Could the reason you overeat be caused by the way you think? A new book reveals our brains have a lot to blame in the battle of the bulge.
Ever wondered why your diets aren't working. Well, it may sound controversial but a new book by American neuroscientist and psychiatrist Dr Daniel Amen might just have the answer. Those extra pounds are not down to our calorie count but to the way our brain works.
In his book, The Amen Solution: The Brain Healthy Way to Lose Weight and Keep It Off, Dr Amen argues an insatiable desire for that second helping or those envious glances at other peoples’ plates is because the food we eat doesn't match the type of person we are.
Coming off the back of years of research, the Amen solution looked at why certain people tended to flounder when it came to shedding those pounds and the results were nothing short of startling.
Rather than looking at our metabolisms, Dr Amen focused on identifying food combinations which were more suited to the way we eat and our underlying relationships with the food we put on our plates.
Whilst on the surface this may sound a little new age, the book has been wildly successful in the States with many celebrities rumored to be devotees of the Personality Diet plan. So the question is, who are these personality types and how do food combinations affect their success when it comes to dieting?
Dr Amen writes: 'We looked at the brains of our overweight patients and discovered there was not one brain pattern associated with being overweight: there were at least five different types: compulsive, impulsive, compulsive-impulsive, emotional overeaters and anxious overeaters.'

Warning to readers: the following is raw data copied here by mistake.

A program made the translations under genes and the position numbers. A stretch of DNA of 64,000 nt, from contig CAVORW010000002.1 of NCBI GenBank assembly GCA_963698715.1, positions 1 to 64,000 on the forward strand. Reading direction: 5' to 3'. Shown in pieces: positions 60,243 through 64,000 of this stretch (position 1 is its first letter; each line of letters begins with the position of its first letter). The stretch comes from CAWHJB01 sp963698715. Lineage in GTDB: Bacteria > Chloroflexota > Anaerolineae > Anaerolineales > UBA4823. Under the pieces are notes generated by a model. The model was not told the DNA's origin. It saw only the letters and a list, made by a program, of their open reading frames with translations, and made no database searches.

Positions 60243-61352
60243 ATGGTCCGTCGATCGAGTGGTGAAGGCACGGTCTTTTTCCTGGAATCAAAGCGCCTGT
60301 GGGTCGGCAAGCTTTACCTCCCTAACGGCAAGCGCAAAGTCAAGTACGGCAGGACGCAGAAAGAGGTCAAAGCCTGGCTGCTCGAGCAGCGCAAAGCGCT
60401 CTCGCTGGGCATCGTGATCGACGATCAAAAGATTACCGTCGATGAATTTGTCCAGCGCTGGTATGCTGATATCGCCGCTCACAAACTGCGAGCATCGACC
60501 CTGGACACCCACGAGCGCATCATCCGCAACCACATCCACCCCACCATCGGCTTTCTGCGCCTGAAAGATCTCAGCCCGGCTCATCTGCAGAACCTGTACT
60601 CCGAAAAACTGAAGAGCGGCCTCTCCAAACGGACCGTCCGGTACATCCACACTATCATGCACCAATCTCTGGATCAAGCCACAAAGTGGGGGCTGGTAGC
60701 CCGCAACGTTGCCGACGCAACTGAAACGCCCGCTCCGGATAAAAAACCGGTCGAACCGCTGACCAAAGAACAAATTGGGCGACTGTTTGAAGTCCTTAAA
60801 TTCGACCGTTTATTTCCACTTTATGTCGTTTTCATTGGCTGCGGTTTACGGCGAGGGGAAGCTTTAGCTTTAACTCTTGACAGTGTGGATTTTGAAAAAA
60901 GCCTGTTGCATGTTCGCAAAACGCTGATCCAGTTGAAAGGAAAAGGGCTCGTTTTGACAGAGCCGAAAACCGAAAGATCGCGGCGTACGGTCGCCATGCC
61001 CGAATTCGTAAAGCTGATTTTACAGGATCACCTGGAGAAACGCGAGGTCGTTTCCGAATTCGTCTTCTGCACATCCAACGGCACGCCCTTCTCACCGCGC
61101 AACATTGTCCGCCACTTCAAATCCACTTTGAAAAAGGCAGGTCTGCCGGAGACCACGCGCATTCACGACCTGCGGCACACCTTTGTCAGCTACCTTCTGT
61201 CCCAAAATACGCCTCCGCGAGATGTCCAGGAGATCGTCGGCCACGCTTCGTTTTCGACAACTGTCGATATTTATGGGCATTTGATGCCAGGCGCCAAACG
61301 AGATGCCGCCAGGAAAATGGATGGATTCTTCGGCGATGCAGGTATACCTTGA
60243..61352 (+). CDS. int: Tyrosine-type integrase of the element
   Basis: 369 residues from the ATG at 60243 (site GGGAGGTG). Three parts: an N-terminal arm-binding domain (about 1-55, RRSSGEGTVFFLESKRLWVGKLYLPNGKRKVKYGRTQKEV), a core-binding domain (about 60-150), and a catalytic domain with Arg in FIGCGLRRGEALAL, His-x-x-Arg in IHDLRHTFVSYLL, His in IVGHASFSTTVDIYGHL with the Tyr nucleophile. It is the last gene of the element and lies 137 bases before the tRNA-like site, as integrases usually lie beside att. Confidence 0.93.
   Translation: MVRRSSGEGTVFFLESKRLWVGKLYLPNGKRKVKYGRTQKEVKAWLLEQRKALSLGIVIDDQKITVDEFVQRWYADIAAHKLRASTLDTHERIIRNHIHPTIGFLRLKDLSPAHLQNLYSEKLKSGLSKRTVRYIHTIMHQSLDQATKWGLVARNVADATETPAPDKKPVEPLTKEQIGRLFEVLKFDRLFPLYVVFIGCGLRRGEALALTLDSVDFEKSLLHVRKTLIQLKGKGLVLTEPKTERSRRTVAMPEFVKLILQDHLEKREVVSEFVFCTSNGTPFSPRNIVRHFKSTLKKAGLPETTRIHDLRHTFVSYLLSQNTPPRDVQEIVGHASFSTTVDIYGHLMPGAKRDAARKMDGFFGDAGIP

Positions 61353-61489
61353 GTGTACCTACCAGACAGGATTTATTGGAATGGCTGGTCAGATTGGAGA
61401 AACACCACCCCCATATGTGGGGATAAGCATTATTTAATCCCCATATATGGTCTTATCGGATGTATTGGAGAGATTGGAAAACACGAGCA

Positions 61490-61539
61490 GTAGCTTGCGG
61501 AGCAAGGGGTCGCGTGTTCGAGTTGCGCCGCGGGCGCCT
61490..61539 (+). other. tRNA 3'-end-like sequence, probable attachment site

Having identified these broad personality traits, Dr Amen then went to work researching which food combinations resulted in the most successful diets. If you tend to have trouble sleeping, bear grudges easily and are prone to doing things in excess, the chances are you are a compulsive type and eat accordingly.
According to the personality plan, Compulsive Eaters should stick to salmon, herbal teas and complex carbohydrates which work by improving our happiness levels and making us less prone to those hunger pangs.
As well as asking the question what works best, the Personality Diet makes some suggestions on what to avoid. Whilst it is perfectly fine for Emotional Eaters to cook up those carbs, Impulsive Eaters should avoid these at all costs as they lower concentration levels dramatically and increase the chances of losing that all important diet discipline and going off the rails completely.
The final question the Personality Diet asks is this. If our tendency to overeat is down to our traits as a person, then is what happens away from the fridge just as important? As well as green tea and avoiding St John's Wort, those identified in the Compulsive-Impulsive eating group are advised to set themselves plenty of goals, get plenty of sunlight and take plenty of fresh air.
For some dieters, it could well be that stocking up on happiness is more important than stocking up on Special-K.